Graduation Year

2008

Document Type

Thesis

Degree

M.S.

Degree Granting Department

Geology

Major Professor

Jonathan G. Wynn, Ph.D.

Keywords

Hydrology, Cypress domes, Hydric soils, Isotopes, Nitrogen

Abstract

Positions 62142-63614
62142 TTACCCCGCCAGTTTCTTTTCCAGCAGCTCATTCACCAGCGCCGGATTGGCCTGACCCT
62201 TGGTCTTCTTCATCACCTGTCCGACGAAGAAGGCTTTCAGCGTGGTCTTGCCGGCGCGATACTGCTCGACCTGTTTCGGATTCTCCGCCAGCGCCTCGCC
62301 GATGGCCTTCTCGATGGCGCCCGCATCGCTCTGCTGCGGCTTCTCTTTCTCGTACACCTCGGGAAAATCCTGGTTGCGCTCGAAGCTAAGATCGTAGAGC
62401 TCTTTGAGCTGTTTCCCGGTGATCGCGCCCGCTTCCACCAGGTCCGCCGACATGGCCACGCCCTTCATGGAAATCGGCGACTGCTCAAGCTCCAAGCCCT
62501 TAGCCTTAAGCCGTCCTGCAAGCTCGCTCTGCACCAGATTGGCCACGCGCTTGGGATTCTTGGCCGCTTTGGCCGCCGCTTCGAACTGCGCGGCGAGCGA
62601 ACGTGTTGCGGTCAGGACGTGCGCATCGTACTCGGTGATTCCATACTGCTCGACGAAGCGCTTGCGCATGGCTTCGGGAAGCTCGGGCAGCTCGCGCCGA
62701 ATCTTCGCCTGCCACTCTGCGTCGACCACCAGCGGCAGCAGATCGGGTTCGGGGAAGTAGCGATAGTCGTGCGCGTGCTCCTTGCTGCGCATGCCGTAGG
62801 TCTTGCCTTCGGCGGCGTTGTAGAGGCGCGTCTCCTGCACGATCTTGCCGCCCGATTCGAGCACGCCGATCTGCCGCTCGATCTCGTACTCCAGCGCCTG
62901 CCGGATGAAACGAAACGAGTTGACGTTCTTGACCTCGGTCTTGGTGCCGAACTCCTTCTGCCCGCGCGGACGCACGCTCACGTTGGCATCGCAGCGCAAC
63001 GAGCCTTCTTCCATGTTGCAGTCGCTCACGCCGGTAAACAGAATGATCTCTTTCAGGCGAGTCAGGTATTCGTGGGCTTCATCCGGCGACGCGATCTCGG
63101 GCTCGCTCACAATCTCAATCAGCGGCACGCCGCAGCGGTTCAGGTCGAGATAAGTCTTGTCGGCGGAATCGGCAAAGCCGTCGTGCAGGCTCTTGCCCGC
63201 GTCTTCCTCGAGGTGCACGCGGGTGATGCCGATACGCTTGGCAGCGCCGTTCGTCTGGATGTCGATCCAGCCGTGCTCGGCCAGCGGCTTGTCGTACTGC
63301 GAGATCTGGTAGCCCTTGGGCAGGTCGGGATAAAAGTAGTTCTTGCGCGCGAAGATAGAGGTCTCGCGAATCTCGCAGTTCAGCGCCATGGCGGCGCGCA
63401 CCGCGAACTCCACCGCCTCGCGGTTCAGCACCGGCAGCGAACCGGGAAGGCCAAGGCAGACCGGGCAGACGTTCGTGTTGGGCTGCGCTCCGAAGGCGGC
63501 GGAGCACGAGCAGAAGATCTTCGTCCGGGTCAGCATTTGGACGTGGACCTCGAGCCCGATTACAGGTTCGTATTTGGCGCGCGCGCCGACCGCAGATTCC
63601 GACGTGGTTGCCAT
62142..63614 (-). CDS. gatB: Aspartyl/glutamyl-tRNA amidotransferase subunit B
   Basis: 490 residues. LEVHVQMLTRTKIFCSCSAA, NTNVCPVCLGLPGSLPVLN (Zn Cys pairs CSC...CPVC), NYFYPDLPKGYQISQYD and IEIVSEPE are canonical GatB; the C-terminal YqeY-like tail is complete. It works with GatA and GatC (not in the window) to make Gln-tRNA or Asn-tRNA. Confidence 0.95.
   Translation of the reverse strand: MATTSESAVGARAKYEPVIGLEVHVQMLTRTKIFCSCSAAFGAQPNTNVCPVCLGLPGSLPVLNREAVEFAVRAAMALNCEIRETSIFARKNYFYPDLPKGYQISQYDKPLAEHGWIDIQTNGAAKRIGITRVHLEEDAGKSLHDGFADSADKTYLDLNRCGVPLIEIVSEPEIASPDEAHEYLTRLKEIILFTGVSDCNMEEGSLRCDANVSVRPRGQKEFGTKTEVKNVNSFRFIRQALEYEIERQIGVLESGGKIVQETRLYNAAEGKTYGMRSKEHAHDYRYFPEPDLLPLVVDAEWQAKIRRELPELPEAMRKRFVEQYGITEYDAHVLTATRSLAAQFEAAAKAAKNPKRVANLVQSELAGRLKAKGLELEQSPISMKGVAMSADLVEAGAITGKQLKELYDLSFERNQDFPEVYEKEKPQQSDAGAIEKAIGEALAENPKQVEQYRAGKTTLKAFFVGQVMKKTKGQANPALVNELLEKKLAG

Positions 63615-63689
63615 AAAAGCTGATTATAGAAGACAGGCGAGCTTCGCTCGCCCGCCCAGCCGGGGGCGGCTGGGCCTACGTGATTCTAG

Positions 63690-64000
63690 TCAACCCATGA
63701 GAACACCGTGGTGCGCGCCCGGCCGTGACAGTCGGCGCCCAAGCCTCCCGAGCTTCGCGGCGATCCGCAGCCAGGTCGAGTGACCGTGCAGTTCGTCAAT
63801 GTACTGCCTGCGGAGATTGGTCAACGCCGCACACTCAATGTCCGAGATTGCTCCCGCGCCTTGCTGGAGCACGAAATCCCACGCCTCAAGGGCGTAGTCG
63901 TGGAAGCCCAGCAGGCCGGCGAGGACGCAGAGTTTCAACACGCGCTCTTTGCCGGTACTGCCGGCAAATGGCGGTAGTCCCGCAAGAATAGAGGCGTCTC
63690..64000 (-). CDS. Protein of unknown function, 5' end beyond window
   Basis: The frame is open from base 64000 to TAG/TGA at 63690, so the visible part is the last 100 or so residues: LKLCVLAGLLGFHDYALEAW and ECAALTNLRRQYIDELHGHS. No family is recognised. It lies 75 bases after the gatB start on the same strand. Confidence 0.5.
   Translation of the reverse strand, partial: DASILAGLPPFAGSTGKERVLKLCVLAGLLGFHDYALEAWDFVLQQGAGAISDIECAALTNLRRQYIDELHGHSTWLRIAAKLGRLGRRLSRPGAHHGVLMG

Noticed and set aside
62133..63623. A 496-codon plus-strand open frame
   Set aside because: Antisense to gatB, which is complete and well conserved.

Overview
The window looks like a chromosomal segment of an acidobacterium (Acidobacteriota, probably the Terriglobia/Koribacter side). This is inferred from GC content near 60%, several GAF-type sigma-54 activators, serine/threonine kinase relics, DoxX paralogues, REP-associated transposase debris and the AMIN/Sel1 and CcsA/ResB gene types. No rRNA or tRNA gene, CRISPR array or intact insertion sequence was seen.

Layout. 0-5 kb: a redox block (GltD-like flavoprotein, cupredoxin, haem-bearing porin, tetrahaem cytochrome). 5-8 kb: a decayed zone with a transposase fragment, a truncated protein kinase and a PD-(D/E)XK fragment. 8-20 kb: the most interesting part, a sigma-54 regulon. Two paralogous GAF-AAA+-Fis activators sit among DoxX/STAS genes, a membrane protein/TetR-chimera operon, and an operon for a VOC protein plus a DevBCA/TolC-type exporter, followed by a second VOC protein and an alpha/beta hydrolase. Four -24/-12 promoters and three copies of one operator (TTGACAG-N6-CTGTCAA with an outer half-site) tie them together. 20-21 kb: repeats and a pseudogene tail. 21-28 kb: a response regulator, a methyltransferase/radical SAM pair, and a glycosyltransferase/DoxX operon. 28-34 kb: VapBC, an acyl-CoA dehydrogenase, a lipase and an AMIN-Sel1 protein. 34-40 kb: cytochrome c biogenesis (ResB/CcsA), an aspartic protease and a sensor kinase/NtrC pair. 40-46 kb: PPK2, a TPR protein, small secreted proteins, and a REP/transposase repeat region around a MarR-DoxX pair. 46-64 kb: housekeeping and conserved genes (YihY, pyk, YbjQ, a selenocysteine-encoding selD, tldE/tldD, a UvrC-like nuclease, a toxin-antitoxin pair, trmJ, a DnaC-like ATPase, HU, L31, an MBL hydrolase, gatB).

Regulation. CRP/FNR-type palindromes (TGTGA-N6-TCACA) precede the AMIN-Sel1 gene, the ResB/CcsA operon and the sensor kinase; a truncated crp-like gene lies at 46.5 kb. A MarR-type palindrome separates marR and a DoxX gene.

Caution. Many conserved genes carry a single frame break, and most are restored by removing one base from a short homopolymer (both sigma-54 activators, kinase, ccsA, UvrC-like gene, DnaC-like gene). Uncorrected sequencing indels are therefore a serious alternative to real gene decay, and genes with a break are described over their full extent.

Saturated for most of the year, wetlands accumulate large amounts of biomass in thick organic soil horizons with slow rates of decomposition due to anaerobic conditions. Wetland soils thereby sequester large amounts of organic carbon in relative long-term storage. Municipal water demands in west-central Florida are largely met through extensive groundwater pumping. These withdrawals can impact ecosystems dependent on surface water levels that are ultimately linked to confined aquifers. Soils in a subset of cypress swamps that are monitored by the Southwest Florida Water Management District (SWFWMD) were sampled and analyzed to ascertain the health of the wetlands impacted by groundwater pumping. Soil water content, bulk density, and carbon and nitrogen content were systematically measured on replicate samples from three elevations in transects through the wetlands. "Healthy" wetlands were found to have higher soil water retention and consequently higher soil organic carbon (SOC) content in the top 30 cm of soil than "harmed" and "significantly harmed" cypress domes. However this trend was only significant at the lowest, central elevation of the wetland, at an elevation of the normal pool level minus 12 inches. These results provide quantitative evidence to support the notion that saturation of soils during most of the year is required to maintain the conditions that are conducive to the accumulation of soil organic matter. Conversely, unsaturated soils appear to be mineralizing large quantities of their stores of organic carbon. Since soil moisture and organic carbon contents are well correlated in the wetlands that were sampled, monitoring of soil water content may prove a convenient proxy for determining the organic carbon stores and thus the relative health of the wetland.

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